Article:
McConnell also writes about the devastation of Mount St. Helen’s, and the unexpected recovery that has happened in the time since the 1980 eruption. She writes about how the asymmetric cone of Mount St. Helen’s has dominated the landscape of her life. When she visits in 2019, however, she is surprised by how much the landscape has recovered after the eruption. Much of it has become vibrant and alive after the initial devastation, which included massive landscape change such as matchstick trees, which were blown down by the shockwave that occurred when the volcano erupted.

McConnell also visits the HJ Andrews research forest, which I visited in the winter of 2012 (Jan/Feb). For me it was a research trip, for McConnell it was a writing residency. It was interesting to get her perspective on the site, where she noticed that most of the researchers were indoors on their computers rather than outside measuring things, as much of the forest is rigged to be measured remotely. She refers to it as a ‘digital forest,’ especially when she finally manages to trek to a high point overlooking the forest and discovers a trailcam recording her stretching her arms and feeling restored by the landscape. It’s an apt metaphor for a forest that is instrumented to the gills, and it’s also important to note that scientists have taken a lot of the fieldwork out of environmental research and turned to computer-generated data collection instead.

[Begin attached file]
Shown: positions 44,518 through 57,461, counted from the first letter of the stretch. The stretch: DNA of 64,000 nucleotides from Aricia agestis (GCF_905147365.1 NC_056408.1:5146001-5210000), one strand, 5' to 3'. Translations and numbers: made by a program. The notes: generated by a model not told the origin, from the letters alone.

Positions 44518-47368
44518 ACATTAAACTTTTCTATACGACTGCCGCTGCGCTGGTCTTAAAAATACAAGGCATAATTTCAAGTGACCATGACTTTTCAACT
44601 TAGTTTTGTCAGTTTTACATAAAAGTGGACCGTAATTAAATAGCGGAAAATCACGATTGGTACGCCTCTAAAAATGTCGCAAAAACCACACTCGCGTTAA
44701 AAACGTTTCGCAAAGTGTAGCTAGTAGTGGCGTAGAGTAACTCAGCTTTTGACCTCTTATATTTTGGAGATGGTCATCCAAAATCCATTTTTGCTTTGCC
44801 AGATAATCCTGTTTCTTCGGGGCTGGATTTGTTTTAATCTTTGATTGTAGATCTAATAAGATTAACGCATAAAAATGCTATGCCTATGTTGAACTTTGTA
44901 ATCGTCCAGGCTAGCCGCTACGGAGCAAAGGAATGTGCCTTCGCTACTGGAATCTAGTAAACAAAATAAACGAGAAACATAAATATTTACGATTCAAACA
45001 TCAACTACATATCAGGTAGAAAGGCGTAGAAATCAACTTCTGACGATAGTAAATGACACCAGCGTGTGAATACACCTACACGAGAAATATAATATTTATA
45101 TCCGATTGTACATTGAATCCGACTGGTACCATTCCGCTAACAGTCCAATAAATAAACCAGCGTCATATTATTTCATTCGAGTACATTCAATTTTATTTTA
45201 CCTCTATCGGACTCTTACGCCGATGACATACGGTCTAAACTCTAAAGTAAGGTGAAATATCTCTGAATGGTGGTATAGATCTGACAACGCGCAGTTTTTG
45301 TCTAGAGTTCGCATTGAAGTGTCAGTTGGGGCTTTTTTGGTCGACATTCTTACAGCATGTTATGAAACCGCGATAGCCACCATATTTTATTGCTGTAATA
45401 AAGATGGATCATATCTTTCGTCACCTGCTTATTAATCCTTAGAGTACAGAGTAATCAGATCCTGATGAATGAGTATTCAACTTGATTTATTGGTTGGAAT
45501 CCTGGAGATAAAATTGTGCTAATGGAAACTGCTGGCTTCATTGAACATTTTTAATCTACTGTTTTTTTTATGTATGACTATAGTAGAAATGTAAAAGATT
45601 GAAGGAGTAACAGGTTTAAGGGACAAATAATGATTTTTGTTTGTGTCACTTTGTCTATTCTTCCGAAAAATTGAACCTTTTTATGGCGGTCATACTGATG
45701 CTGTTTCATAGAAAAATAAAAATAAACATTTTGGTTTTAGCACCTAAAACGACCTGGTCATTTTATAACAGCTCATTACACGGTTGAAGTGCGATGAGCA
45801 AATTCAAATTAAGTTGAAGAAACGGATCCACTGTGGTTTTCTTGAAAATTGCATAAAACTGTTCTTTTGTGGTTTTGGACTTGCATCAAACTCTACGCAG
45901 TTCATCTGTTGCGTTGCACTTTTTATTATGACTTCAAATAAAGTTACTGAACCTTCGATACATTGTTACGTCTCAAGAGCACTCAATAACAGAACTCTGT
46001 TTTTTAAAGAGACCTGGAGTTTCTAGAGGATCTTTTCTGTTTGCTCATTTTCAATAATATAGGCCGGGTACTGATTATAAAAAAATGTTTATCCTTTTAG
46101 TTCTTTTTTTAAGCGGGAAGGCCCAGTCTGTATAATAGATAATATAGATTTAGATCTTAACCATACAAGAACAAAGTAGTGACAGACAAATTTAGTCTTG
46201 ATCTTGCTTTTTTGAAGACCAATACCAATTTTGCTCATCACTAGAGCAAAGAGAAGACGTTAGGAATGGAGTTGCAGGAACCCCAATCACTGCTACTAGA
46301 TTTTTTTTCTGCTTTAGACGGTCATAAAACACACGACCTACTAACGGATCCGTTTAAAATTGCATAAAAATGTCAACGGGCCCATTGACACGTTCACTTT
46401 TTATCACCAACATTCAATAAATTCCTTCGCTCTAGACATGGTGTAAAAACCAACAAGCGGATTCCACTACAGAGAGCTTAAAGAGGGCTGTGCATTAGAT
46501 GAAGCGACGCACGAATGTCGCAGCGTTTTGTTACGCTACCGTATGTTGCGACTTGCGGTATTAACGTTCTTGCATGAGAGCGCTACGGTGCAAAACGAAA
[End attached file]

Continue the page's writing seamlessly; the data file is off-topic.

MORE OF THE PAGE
McConnell also has a chapter about the 2017 eclipse, during which the path of totality traversed her home state of Oregon. News organizations and local governments became concerned about whether or not they’d be able to manage the hordes of city dwellers who were expected to flock to the country to see the eclipse, and roads and highways were expected to be packed. When it actually happens, though, the dire warnings of overcrowding prove to be overstated, and the rural communities remain quiet. McConnell climbs the hill behind her house to watch the eclipse along with a couple of dozen neighbours.

“Totality does not mark the end of an eclipse but the mid-point. Even so, back on our hill…when that halfway point was reached and the moment of shadow culmination passed, all the people disappeared…in defiance, we lingered, intent on seeing both halves of such a rare event, the whole of what was offered to us.”

This chapter reminded me of Annie Dillard’s essay about the February 1979 eclipse, which she and her husband drive from coastal to interior Washington to watch. Many people come to see it, as Dillard writes,

“It looked as though we had all gathered on hilltops to pray for the world on its last day.”

She writes about how the eclipse affected the watchers,

“That’s when the screams began. All at once this disk of sky slid over the sun like a lid…The hatch in the brain slammed. Abruptly it was dark night, on the land and in the sky.”

McConnell is more matter-of-fact about the eclipse, but it’s interesting to see the parallels between the two pieces.

I highly recommend Ground Truth, for people who are interested in the Pacific Northwest, in the environment, in geology, or even just a life lived outdoors. McConnell has a lot to offer in this essay collection.  

Note the featured image for this post is free from Pixabay user Wikilmages.